But the Athenians may have become overly fond of ostracism, and even people with sterling reputations, like Aristides, were ostracized. Aristides was later recalled to help fight the Persians. back

9. P. 21. Kagan is quoting Plato’s Protagoras. back
10. Was Anaxagoras an early proponent of atomism? Wikipedia doesn’t mention Anaxagoras in its article on atomism, but Kagan says that Anaxagoras broke with the theory of four elements (earth, air, fire, water), and proposed instead that the universe was made up of “an infinite number of ‘seeds’... uncreated and eternal, whose combinings and separations accounted for the changing world we perceive with our senses.... The ‘seeds’ are part of a rotation, or vortex, created and controlled by ‘mind.’”

Anaxagoras is best known for his idea of mind (nous). Anaxagoras said that mind is the primary force in the universe; he seemed to think of mind as independent of gods. He described mind as “the finest of all things and the purest. [It has] the greatest power.”(p. 24) I’m reminded of Schopenhauer’s concept of will; will is also “fine,” i.e., non-material.

Hegel says that Anaxagoras “was the first to enunciate the doctrine that nous, Understanding generally, or Reason, governs the world.... The movement of the solar system takes place according to unchangeable laws. These laws are Reason, implicit in the phenomena in question.... Such a thought makes an epoch in the annals of human intelligence. Aristotle says of Anaxagoras, as the originator of the thought in question, that he appeared as a sober man among the drunken.”(Philosophy of History, Introduction, paperback edition, p. 12)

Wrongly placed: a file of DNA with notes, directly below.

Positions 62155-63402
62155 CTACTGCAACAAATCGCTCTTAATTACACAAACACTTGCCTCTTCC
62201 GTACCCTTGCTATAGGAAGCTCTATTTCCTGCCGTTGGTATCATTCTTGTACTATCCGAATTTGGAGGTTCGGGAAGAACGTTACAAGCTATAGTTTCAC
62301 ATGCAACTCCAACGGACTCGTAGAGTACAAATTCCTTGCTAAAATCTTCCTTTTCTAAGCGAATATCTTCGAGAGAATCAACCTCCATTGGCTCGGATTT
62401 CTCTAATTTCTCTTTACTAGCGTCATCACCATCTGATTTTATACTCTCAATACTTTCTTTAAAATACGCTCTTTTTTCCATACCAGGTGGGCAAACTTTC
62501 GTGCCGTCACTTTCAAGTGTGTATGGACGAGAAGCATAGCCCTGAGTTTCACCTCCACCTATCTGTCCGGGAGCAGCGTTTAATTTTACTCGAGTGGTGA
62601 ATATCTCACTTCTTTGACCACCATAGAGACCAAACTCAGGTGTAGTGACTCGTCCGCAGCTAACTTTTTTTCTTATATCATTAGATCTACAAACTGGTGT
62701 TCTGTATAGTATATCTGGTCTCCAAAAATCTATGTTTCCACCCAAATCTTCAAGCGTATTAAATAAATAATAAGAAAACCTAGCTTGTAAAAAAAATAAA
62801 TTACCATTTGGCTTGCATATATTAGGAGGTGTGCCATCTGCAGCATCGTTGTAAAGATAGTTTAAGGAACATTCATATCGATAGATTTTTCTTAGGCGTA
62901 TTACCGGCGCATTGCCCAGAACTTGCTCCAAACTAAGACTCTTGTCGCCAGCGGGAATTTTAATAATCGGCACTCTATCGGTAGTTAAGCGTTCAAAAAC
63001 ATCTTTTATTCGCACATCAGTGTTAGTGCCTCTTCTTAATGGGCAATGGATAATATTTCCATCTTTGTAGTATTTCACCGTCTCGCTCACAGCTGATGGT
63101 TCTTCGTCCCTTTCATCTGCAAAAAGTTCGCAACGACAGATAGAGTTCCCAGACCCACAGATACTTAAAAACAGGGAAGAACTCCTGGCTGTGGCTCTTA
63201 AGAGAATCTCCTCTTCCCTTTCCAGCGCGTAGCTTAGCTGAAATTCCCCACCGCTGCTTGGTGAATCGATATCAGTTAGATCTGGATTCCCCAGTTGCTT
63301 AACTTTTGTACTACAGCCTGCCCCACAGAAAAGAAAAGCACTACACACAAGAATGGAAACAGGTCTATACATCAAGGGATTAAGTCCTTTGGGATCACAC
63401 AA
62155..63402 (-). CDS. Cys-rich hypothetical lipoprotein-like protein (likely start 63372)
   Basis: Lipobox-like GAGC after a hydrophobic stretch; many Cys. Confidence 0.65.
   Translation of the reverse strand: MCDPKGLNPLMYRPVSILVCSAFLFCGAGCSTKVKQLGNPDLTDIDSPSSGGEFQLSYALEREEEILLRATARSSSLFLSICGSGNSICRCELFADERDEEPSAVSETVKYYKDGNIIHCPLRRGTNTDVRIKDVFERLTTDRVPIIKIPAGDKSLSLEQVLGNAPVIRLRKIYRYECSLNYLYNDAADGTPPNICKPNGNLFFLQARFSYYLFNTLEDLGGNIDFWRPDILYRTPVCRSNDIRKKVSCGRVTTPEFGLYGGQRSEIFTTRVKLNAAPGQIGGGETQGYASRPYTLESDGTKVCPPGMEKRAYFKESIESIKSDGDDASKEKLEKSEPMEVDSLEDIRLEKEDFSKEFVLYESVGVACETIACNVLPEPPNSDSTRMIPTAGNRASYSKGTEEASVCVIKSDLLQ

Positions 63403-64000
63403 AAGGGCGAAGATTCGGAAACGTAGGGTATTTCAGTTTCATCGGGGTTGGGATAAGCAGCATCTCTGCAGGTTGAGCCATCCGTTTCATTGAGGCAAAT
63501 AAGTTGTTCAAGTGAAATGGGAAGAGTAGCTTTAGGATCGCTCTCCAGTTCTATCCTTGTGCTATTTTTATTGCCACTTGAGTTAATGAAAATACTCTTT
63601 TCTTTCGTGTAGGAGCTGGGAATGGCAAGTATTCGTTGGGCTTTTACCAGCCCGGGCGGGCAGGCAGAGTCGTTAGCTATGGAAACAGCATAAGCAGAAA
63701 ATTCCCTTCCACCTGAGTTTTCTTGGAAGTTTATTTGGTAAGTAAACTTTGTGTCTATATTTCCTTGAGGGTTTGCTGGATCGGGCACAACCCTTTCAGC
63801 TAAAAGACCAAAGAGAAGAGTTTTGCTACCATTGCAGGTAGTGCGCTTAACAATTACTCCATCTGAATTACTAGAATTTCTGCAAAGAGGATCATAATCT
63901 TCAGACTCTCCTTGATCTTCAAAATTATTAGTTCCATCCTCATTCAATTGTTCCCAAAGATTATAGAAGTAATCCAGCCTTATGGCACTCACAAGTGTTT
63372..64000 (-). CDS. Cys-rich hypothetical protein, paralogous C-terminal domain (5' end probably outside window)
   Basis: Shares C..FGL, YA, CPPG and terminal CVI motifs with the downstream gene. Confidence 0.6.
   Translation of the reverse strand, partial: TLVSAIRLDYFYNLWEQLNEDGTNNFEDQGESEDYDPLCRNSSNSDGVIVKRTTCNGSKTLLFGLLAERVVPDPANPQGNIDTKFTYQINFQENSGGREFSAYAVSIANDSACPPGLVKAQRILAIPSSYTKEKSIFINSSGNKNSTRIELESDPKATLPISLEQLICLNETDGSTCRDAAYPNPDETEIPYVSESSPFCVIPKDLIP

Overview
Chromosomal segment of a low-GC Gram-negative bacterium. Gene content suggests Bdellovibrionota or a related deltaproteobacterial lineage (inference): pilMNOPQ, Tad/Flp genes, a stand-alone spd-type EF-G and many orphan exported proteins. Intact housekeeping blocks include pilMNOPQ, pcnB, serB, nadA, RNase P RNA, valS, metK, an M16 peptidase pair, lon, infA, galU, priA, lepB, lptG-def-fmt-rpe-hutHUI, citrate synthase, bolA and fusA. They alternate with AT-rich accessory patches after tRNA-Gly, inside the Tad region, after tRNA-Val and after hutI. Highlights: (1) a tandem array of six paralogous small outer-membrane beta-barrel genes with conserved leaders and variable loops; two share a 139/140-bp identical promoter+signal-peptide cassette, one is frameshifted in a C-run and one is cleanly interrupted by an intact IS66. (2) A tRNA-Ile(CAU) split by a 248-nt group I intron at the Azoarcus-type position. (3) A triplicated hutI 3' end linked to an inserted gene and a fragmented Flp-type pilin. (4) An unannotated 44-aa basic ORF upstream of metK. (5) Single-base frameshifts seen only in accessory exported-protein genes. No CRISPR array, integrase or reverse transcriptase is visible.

Socrates eagerly embraced the teaching of Anaxagoras, thinking it was much better than mechanical determinism. Socrates hoped that nous would arrange everything in the best possible way, but he was disappointed that Anaxagoras didn’t view it that way. Perhaps Anaxagoras viewed nous as immanent rather than superintending/arranging.

Kagan says that Socrates and Plato wanted a nous that arranged everything; they had a penchant for dictatorship, totalitarianism. Pericles, on the other hand, wanted to let the citizens “sort themselves out, with all the freedom and unpredictability that the phrase implies.”(p. 25)

The nous of Socrates and Plato is rational and moral; it creates things for a purpose. The nous of Anaxagoras, on the other hand, is within things, but not necessarily rational or moral.

Hegel, like Socrates, is impressed with the principle of nous, but not impressed with how Anaxagoras applies it: “The defect which Socrates complains of respecting Anaxagoras’ doctrine, does not concern the principle itself, but the shortcoming of the propounder in applying it to Nature in the concrete.” Is this also true of Schopenhauer’s will? Is Schopenhauer’s doctrine true in the abstract but not well applied? Have we made some progress in applying general principles? I hope that I’ve been able to apply my principle of connectedness more successfully than Anaxagoras applied his principle.

Whatever we may think of Anaxagoras’ ideas, it’s clear that he was a major thinker, and with his help, Pericles received an “extraordinary intellectual training.”(p. 25) back

11. Ch. 2, p. 33 back
12. pp. 33, 34 back
13. p. 29. Athens probably had walls in its earliest period. These walls were probably enhanced after the Persians sacked the city, then enhanced again when it seemed that Athens was on a “collision course” with Sparta. back
14. p. 33 back
15. p. 38 back
16. p. 43 back
17. Ch. 2, p. 44 back